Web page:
Xyp9x: "We're not satisfied with just making the quarter-finals"
The 'Clutch Minister' says that the team want to go even further in the tournament.
Astralis player Andreas "Xyp9x" Højsleth insisted that his team want more than just reaching the playoff stages of IEM Cologne as they prepare for Friday's clash with Virtus.pro in the first round of the single-elimination bracket.
The Danish team were under pressure to turn the corner in Cologne after enduring a tough run of results in the months that followed Nicolai "device" Reedtz's transfer to NIP. Astralis showed a different side to their game in the group stage - beating FaZe and Heroic, and taking Natus Vincere to three maps -, and Xyp9x acknowledged that the LAN environment has brought out the best in his team.
"I think playing on LAN has definitely helped us get better results, both individually and as a team," he said at a press conference. "I also think that we are not satisfied with just being in the quarter-finals. We are of course aiming to win it, but we're taking it one match at a time.
"Now we have to face Virtus.pro and we are focused on that. Let's see how far we can go. But of course we are happy to be in the quarter-finals."
After struggling for the right formula following device's departure, the team came up with a hybrid system for Cologne that sees multiple players share AWPing responsibilities, this way alleviating the burden on Peter "dupreeh" Rasmussen, who has said that he does "not feel completely comfortable" in the sniper role.
Lukas "gla1ve" Rossander, who had the most AWP kills in the team during the group stage, admitted that he has found it hard at times to play with the 'Big Green', and praised his teammates for the spirit of sacrifice and dedication they have shown in the last few months as the team have experimented with different systems.
"The AWP is really a tough weapon if you're not really good with it," gla1ve said. "If I'm having a good game then I'm pretty happy with how I'm playing, but when I'm having a bad game I feel like I'm losing some key rounds for the team. I'm just trying to do my best.
"I think it's nice to have dupreeh back on rifles, I think he's doing a great job and I'm really proud of all of the players for how they're doing with the rifles and of dupreeh for how he has been doing with the AWP in the maps that he has been playing with it.
"We're trying to play more of a free role. In some maps it's dupreeh, while in others it's me, Bubzkji or Magisk. I think we're doing the best we can. In the future, we will need to figure out something else with the AWP role unless we just win everything."
With Astralis now in contention for a semi-final berth, fans are wondering whether this is a turning point for the team after months of struggle and frustration. gla1ve said that the team can still challenge for titles, but noted that he remains unsure as to what the future will hold, with the contracts of four of the squad's members set to expire at the end of the year.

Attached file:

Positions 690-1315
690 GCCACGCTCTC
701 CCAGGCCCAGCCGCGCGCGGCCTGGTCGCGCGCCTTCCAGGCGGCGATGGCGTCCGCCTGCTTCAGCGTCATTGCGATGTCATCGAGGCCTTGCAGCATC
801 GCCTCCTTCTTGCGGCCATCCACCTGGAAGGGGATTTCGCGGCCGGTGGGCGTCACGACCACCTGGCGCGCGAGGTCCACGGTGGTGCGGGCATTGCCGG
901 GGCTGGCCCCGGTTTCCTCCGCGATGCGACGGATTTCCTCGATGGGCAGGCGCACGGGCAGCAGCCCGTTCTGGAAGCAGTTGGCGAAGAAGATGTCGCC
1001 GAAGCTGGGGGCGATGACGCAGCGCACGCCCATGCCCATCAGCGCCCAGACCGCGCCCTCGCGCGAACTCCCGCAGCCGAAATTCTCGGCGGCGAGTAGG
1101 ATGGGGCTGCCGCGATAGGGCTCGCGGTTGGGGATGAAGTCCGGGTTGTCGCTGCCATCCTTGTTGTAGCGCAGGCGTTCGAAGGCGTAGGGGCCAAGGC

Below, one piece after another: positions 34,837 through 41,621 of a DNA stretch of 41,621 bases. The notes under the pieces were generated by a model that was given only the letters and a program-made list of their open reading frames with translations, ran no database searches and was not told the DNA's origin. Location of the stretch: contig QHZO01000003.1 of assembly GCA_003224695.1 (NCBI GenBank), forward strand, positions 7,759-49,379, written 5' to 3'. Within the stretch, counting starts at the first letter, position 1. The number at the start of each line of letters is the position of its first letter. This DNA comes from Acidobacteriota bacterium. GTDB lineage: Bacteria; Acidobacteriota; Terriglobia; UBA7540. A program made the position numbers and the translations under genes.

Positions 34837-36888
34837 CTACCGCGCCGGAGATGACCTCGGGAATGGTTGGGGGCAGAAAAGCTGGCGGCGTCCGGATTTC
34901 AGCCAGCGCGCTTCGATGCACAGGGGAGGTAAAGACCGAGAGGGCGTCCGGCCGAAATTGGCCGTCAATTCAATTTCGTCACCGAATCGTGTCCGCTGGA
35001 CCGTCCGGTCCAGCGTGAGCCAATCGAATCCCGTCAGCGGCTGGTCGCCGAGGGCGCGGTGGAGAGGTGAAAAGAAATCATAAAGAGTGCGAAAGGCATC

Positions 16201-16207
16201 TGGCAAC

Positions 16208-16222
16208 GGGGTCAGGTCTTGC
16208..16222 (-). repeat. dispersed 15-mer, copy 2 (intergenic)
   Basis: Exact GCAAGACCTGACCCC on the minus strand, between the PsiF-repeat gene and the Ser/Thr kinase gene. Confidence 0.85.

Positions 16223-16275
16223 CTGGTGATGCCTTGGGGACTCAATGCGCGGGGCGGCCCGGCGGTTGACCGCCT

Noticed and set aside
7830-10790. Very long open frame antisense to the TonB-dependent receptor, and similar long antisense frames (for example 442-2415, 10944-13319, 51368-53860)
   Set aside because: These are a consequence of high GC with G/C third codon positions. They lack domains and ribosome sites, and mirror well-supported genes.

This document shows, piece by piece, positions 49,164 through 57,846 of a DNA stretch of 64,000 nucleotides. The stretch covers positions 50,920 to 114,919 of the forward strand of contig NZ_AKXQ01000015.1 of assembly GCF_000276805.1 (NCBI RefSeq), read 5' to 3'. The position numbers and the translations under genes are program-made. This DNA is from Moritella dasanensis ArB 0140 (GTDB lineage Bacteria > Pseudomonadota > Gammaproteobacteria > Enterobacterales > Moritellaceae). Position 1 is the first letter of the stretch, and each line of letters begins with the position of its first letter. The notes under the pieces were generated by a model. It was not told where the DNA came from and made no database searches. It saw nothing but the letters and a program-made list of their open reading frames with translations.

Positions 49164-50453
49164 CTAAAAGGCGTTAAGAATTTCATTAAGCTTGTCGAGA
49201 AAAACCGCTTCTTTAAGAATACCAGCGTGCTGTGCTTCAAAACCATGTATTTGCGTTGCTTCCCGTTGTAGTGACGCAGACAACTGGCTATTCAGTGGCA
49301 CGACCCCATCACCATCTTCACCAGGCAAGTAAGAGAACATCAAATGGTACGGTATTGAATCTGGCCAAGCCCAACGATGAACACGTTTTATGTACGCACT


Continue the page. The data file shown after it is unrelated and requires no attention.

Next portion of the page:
"As most people know, most of us have contracts that are running out on January 1," gla1ve said. "We don't know yet what to expect. It's up in the air who is going to be in the next Astralis team.
"We still want to be one of the top teams in the world. We're doing everything we can. We're trying to work as hard as we can, trying to fix some mistakes. In practice, it seems that some days we're doing really well, but some days we're not that good. It's more about finding a consistent level. If we can find that, I expect this lineup to reach the playoffs in all tournaments and also to win titles sometimes."
The Danish players were also asked about one of the hottest topics of discussion these days: the length of Counter-Strike matches and what can be done to pull more viewers and prevent fans from tuning out. The recent match between Liquid and mousesports took almost five hours to finish, delaying the start of the following series, which ended at approximately 3 a.m.
"Having a game finish at 2.30 a.m. is not that good," Xyp9x said. "I think they could start the matches a bit earlier. For example, start at 11 a.m. and put more time for matches to finish. Maybe [this way] they'll be done by 12 p.m.
"I think there are viable solutions, at least with this format. I think you have to look more broadly, but just having games finish at 3 a.m. is not good. Players have adrenaline pumping in their bodies after the games, so they probably won't sleep until 5 a.m., and if they have a match the next day that's pretty bad. There need to be solutions for this so that we don't have more burnout cases. It's about the format and the schedule."
gla1ve also chimed in on the topic, saying that "it's time" for the Counter-Strike scene to embrace changes and that matches are oftentimes "too long", making viewers lose interest.
"I think one of the things you can't change is freezetime because that's actually when players have a break and get the chance to find out who's buying what, drop weapons and find out which tactics they're going to run," the in-game leader explained. "Freezetime is something you can't change, but some of the other things should be changeable, and I think it's time that we consider it.
"I would like to be like the front figure for all of this and try to move ground with this, but I don't see myself going into it because I think it would affect my career too much.
"I don't know where we need to start, if it's the TOs, if it's Valve, if the team owners need to take some responsibility... But the games are too long, we can't have viewers sitting and watching a best-of-three for approximately five hours sometimes..."